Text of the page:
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Canadian-Egyptian journalist Mohamed Fadel Fahmy talks about his long and still ongoing ordeal with the Egyptian legal process.

Amir Makar/For The Globe and Mai

Canadian journalist Mohamed Fahmy expressed frustration today after prosecution lawyers in a Cairo court attempted to tie the Al Jazeera bureau chief and his colleagues to the content they filmed and returned to questioning the technical committee tasked with reviewing evidence, as the drawn-out retrial was postponed for three weeks.

"The prosecutor speaking asked questions that don't pertain to [the committee]," said Mr. Fahmy outside the courtroom inside Cairo's Tora prison complex. "He was asking questions about the content, which is not acceptable because the technical committee is only there to decide on the technical aspects of the videos, not whether it's a coup or a revolution or who killed who."

"This is not their job here and our lawyers made that very clear," he said under the beating sun outside the prison where he spent more than a year behind bars.

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As the lengthy retrial enters its final stage, Mr. Fahmy remained confident and determined to clear his name, announcing plans for a press conference that would reveal exclusive details and include the appearance of a celebrity lawyer. But in a case that has highlighted a fierce media crackdown in Egypt and tarnished the country's image abroad, the move by the prosecution to rehash evidence was a reminder that the journalists' fates ultimately remain in the hands of a controversial judge.

Last week, the journalist -- who faces charges that include fabricating news and conspiring with a terrorist organization -- had celebrated a welcome turn in the retrial when the panel of experts tasked with reviewing evidence told the court that footage had not been edited or altered. But today in court, prosecution lawyers once again asked to discuss the 280-page report, with defense lawyers objecting in anger when the judge called the committee to speak.

The committee reiterated this week that footage had not been edited, but when questioned by prosecution lawyers, the head of the technical committee would not say whether the footage harmed national security, one of the charges Mr. Fahmy and his colleagues face.

"The prosecutor is stressing that we are responsible for what the interviewees are saying, and this is absolutely wrong," said Baher Mohamed, Mr. Fahmy's Egyptian colleague who received the harshest sentence of the three journalists in the original trial. "If someone is saying something and we are covering it or recording it, we have nothing to do with it. This is our job, to speak to the people, this is the only point."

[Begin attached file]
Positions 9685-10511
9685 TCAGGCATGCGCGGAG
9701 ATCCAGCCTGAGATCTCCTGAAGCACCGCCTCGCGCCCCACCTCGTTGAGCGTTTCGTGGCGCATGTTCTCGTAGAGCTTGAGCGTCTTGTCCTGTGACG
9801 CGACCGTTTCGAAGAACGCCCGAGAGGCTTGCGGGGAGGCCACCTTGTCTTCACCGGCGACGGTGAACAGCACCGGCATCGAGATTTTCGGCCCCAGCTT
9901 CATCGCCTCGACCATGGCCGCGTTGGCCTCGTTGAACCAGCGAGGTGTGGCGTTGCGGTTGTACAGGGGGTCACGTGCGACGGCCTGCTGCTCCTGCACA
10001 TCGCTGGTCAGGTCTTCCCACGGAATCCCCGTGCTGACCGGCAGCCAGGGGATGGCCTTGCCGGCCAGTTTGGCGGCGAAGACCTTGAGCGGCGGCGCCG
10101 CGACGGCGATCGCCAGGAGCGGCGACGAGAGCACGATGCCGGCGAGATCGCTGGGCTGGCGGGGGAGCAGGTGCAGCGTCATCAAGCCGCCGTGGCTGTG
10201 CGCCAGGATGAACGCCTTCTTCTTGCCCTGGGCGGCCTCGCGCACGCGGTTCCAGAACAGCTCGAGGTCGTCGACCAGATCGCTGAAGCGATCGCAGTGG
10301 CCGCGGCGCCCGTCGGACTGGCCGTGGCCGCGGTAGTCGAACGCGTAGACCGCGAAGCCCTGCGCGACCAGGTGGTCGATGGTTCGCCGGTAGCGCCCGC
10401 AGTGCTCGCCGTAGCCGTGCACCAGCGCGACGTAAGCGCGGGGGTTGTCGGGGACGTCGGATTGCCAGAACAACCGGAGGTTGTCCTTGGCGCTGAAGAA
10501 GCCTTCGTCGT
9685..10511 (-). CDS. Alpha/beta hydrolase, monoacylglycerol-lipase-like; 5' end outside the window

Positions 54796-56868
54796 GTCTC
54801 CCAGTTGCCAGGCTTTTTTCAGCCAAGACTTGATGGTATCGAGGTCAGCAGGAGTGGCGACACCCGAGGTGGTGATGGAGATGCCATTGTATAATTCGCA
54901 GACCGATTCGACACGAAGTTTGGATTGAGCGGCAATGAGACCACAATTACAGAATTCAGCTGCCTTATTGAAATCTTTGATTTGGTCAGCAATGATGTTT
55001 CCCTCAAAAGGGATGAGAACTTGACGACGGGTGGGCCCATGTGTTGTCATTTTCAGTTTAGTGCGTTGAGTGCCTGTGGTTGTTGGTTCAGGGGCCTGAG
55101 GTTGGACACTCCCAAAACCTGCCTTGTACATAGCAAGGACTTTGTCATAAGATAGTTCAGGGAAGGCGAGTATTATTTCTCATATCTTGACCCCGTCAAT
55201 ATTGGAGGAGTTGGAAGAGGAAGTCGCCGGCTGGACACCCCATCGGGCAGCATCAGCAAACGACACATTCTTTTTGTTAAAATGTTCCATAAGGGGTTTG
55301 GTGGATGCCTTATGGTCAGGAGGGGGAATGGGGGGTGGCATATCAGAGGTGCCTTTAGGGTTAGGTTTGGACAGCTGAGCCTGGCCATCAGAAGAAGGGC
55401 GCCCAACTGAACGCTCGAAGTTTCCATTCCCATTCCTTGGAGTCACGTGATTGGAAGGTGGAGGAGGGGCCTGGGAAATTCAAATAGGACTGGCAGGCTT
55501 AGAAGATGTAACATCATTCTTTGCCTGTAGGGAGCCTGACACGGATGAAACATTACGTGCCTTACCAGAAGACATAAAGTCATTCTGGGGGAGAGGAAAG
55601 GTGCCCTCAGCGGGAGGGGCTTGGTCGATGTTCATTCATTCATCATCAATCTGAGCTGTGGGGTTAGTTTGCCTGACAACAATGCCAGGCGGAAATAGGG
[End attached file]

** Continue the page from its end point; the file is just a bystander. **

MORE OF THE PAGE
A lawyer with the prosecution asked the committee whether or not the journalists had portrayed the events that transpired in Egypt following June 30, 2013, as a revolution or as a military coup. After the country's then-military leader and now-president Abdel Fattah al-Sissi led the overthrow of the country's first democratically elected president Mohamed Morsi, a descripton of the event has been a bone of contention between supporters of the new government, who say the country's army was answering the will of the people, and their opponents, who say it was a coup.

"I don't know where these questions are coming from, why they are even relevant, and that is what my lawyer was trying to tell the prosecutor, that this technical committee is not here to decide on the content itself," said Mr. Fahmy. "We've seen the judge delay again for three weeks for reasons that I don't understand either."

The trial was adjourned to June 1, when closing arguments are expected to begin, which will set the stage for the long-awaited verdict before the end of June - a verdict Mr. Fahmy hopes will once and for all end the year and a half saga and allow him to finally return to Canada.

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After a highly-publicized trial that was widely denounced as a farce, Mr. Fahmy, Australian journalist Peter Greste and Egyptian producer Baher Mohamed were convicted on charges of conspiring with a terrorist organization to broadcast false news. The three were sentenced to seven to ten years in jail in June of last year, but in January, a court threw out the verdict and ordered a retrial. Mr. Fahmy and Mr. Mohamed were released on bail.

Despite the prosecutor's move today, Mr. Fahmy says he still has confidence the retrial is turning in his favour and that the judge is moving away from convicting him on terrorism charges and focusing on technical violations pertaining to broadcast licensing, issues he says are the responsibility of his employer Al Jazeera. Mr. Fahmy has been sharply critical of the Qatari-owned network, for what he has called 'grave negligence' on their part towards its employees.

Al Jazeera management has dismissed Mr. Fahmy's criticism, saying the Canadian journalist has been under stress as a result of his ordeal.

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